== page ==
# Fitting a hyperbola to data

• Feb 7th 2010, 11:53 PM
henxan
Deducing formula for hyperbola from asymptotes
Hi!

I have some data which I want to fit a hyperbola to, but i do not know how to?!?!

My exact question would be: If i know the asymptotes, can i construct a hyperbola which fits?

I am using cartesian coordinates, and switching to another system is out of the question.

Below is picture illustrating the data:
Attachment 15301

Thnx :)
• Feb 8th 2010, 12:37 AM
pickslides
It is best to use a computer for this many data points, do you have any software packages? ms excel should do the job.
• Feb 8th 2010, 12:45 AM
henxan
Problem not so much "fitting" as "finding form of formula"
Quote:

Originally Posted by pickslides
It is best to use a computer for this many data points, do you have any software packages? ms excel should do the job.

Thnx for the reply. :).. The problem is not fitting the data, it's figuring out a hyperbola which follows the asymptotes.

The program I intend to use is GNUplot, which seem to work fine. My problem is finding a hyperbola which has the form of:

a*x+b when x->-infinity
C when x-> +infinity

So what i really need to know is a cartesian method of deducing the formula for a hyperbola based on the asymptotes (Worried)
• Feb 8th 2010, 12:57 AM
pickslides
Quote:

Originally Posted by henxan
The program I intend to use is GNUplot, which seem to work fine. My problem is finding a hyperbola which has the form of:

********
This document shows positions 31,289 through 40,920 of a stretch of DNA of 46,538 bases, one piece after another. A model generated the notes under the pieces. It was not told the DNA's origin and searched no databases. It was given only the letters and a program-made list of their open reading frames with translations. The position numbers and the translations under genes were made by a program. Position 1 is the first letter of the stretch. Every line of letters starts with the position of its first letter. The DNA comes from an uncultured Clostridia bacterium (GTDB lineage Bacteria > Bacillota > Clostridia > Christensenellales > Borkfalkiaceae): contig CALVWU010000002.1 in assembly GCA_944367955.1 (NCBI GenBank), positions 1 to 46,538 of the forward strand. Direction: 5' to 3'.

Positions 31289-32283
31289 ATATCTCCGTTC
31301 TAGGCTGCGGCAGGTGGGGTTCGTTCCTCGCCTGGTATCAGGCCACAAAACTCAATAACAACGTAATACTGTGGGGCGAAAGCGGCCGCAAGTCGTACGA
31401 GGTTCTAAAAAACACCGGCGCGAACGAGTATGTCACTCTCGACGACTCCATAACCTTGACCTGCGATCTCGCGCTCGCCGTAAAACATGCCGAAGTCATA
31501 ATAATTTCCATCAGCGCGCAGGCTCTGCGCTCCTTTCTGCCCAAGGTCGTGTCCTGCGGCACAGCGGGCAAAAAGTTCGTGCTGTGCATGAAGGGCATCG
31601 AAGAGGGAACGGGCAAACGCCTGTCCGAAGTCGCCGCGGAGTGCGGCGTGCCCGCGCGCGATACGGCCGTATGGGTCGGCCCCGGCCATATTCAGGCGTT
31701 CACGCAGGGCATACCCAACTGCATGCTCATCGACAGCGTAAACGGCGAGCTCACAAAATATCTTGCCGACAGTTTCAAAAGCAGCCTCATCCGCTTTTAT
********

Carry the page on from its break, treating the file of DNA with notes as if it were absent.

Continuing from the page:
I'm sorry I don't know this program, i'm sure there would be an option that gives you the equation you are looking for.

Quote:

Originally Posted by henxan
Thnx for the reply. :).. The problem is not fitting the data, it's figuring out a hyperbola which follows the asymptotes.

Once it has given you the equation it will probably be in the form

$y=\frac{a}{x-b}+c$ where b is the vertical and c is the horizontal asymptotes.
• Feb 8th 2010, 03:31 AM
henxan
Well, the problem is that the vertical asymptote of the hyperbola is not vertical but diagonal (Worried)..

I have tried searchin all over the interwebz, but nothing helpful. GNUplot only takes functions for trendlines, retrofitting them to the data. Other programs, at least Excel, is absolutely useless in suggesting trends for the data. (Worried)
• Feb 8th 2010, 11:16 AM
Opalg
Quote:

Originally Posted by henxan
I have some data which I want to fit a hyperbola to, but i do not know how to?!?!

My exact question would be: If i know the asymptotes, can i construct a hyperbola which fits?

If the sloping asymptote has equation ax + by + c = 0, and the other asymptote is the horizontal line y = d, then the equation of the hyperbola will be $(y-d)(ax + by + c) = k$, for some constant k.
• Feb 9th 2010, 12:17 AM
henxan
The SOLUTION!!! :D
Quote:

Originally Posted by Opalg
If the sloping asymptote has equation ax + by + c = 0, and the other asymptote is the horizontal line y = d, then the equation of the hyperbola will be $(y-d)(ax + by + c) = k$, for some constant k.

Hi, and thanks for the reply!

I actually discovered the solution myself yesterday. Firstly I happend on the webpage http://cs.jsu.edu/~leathrum/Mathlets/conics.html ... I then fiddled around with the constants and discovered something like this:

2xy+y^2-F=0 (ERROR CORRECTED: y->y^2)

Solving this for y gave me

y=sqrt(x^2-F)-x

taking consideration to x and y offset, plus scaling gave me:
y=(sqrt((b-x)^2-c) - x)*a+d

OR, the correct expression in GNUplot:
f(x)=(a*(sqrt((b-x)**"+c)-x)+d)

Where
a): vertical scaling
b): x-offset
c): constant connected to the focal point (curving)
d): y-offset

Then I solved this out in GNUplot

fit [x=minimum_x_value:max_x_value] f(x) "tempendata.dat"(my datafile) via a,b,c,d

And this is what came out:
Attachment 15315

I seem pretty satisfied now :D